The forms require details about the deceased, such as their name, date of death, the phone number, name and address of the person dealing with the Estate and the Inheritance Tax reference. If you have instructed Probate Solicitors in Preston or your local Probate Solicitors to deal with the Estate, they would insert their details in this section.
Next, the form requires information about the increase in value of any assets, or the decrease in liabilities, exemptions available to the Estate or reliefs. These things would all normally mean that there may be more Inheritance Tax payable. The next page of the form asks for information about decreases in value of any assets or an increase in any liabilities, exemptions and reliefs. These could decrease the amount of Inheritance Tax payable.
If you are completing the form yourself, without the assistance of an expert Wills, Trusts, Tax and Probate Solicitor, you can leave the boxes for the ‘Tax now due’, ‘Tax previously paid’ and ‘Tax payable/repayable as a result of amendment’ blank and HM Revenue and Customs will calculate these amounts for you.
Like with the Probate Application form, you will again be asked to sign a declaration, which confirms that you understand that by providing false information, you are opening yourself up to penalties or prosecution.
HM Revenue and Customs state on the form that if you are trying to tell them about changes to a transferable nil-rate band, you should instead write to them, detailing the changes. They will then contact you and advise you on what else you need to do.
What risks are there when completing the Inheritance Tax forms?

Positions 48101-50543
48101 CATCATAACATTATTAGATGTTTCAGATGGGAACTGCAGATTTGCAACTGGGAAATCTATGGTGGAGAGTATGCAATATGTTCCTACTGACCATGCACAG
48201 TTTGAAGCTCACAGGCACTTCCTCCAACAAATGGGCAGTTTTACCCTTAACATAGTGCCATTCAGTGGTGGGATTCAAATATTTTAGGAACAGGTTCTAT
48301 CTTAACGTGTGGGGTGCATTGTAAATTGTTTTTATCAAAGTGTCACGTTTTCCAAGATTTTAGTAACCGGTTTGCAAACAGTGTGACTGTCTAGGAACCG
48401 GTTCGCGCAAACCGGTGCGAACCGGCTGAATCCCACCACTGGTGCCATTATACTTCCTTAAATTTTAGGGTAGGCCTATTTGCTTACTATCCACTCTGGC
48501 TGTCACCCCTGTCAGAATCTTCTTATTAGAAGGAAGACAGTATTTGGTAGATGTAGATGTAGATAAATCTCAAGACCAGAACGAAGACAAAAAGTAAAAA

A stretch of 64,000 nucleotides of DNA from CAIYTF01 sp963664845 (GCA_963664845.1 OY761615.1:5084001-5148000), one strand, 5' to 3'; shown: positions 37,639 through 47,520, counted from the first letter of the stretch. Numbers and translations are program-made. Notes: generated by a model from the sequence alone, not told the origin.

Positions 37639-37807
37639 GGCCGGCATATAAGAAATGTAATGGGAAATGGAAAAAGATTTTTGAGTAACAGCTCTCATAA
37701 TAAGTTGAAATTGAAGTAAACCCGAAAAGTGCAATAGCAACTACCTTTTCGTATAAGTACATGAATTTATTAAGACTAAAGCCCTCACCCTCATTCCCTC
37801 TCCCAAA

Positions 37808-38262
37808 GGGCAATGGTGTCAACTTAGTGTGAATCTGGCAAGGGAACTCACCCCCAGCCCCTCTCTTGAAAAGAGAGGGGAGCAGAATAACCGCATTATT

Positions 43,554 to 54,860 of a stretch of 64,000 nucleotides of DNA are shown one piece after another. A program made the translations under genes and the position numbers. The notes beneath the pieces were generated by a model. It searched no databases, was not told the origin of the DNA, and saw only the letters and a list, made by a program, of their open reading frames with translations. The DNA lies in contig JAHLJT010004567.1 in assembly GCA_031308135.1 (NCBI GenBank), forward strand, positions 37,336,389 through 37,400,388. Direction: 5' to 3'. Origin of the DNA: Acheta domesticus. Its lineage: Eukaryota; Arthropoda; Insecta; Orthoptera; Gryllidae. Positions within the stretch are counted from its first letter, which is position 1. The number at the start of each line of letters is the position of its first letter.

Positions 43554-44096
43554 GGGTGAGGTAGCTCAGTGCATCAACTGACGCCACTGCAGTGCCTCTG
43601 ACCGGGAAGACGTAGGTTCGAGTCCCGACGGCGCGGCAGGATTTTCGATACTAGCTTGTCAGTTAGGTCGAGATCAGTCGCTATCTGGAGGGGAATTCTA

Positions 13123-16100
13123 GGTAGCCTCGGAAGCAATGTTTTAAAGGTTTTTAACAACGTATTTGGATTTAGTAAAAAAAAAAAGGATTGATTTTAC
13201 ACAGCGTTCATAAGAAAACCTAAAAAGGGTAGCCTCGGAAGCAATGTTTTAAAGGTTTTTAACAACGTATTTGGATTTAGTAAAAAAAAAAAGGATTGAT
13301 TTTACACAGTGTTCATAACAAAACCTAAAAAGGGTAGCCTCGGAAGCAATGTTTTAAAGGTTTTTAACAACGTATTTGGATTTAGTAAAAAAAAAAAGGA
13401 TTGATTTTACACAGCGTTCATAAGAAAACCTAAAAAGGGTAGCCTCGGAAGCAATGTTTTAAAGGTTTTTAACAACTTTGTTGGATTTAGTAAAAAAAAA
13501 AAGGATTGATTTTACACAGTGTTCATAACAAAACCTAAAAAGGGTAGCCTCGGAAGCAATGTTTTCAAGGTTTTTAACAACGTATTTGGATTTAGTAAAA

Generally, for those people who are completing the Inheritance Tax forms without the assistance of Wills, Trusts, Tax and Probate Solicitors, the biggest risk could be that they may not be aware that the Inheritance Tax accounts do not simply look at what a person owned when they died. In fact, the forms can take into account things that have happened during a person’s lifetime. For example, gifts that they have made, trusts that they benefitted from or property that they benefitted from.
If you are finding it difficult to know what information to provide, HM Revenue and Customs have provided a helpful checklist of things to consider, as well as an explanation of certain forms and exemptions. You can find this on gov.uk, here.
How is Inheritance Tax regulated?
The Inheritance Tax Act 1984 sets our clear rules on the liability for Inheritance Tax and the accountability of a certain person. For example, any Inheritance Tax will usually be paid out of an Estate. Those who are accountable for the tax will usually be the Personal Representatives. Those who are liable for the tax could be the Estate, or if they have already received a gift, the beneficiaries. You can read more about gifts and how these affect Inheritance Tax in our Probate Solicitors in Preston’s article, here.
For more information about the regulation of Inheritance Tax, who is liable and who is accountable, visit gov.uk.
Get Legal help
As you can see, Inheritance Tax forms and payment can be a confusing field to navigate and that is why, normally, you should seek legal advice before completing any of the forms or submitting the accounts to HM Revenue and Customs or the Probate Registry.